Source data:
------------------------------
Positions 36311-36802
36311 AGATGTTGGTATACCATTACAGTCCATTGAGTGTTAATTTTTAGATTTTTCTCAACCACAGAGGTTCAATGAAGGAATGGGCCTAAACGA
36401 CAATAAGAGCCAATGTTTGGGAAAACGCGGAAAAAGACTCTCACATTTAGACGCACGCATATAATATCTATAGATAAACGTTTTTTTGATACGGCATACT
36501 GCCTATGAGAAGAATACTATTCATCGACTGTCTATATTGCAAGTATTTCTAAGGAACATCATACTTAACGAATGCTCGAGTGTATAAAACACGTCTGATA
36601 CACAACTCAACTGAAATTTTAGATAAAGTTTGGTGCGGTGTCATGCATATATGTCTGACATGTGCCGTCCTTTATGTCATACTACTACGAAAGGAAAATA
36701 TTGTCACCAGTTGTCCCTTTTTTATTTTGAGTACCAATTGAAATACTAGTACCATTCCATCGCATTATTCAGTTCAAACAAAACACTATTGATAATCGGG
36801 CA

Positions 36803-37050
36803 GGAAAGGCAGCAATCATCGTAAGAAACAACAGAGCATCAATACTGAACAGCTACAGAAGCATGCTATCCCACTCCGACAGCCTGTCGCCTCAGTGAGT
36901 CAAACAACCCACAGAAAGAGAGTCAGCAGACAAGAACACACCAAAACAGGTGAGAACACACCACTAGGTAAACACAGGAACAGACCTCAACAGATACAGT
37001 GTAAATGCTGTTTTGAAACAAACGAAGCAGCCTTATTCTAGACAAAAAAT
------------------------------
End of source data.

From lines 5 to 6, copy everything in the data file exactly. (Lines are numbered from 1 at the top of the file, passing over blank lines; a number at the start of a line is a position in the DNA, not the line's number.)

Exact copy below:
36601 CACAACTCAACTGAAATTTTAGATAAAGTTTGGTGCGGTGTCATGCATATATGTCTGACATGTGCCGTCCTTTATGTCATACTACTACGAAAGGAAAATA
36701 TTGTCACCAGTTGTCCCTTTTTTATTTTGAGTACCAATTGAAATACTAGTACCATTCCATCGCATTATTCAGTTCAAACAAAACACTATTGATAATCGGG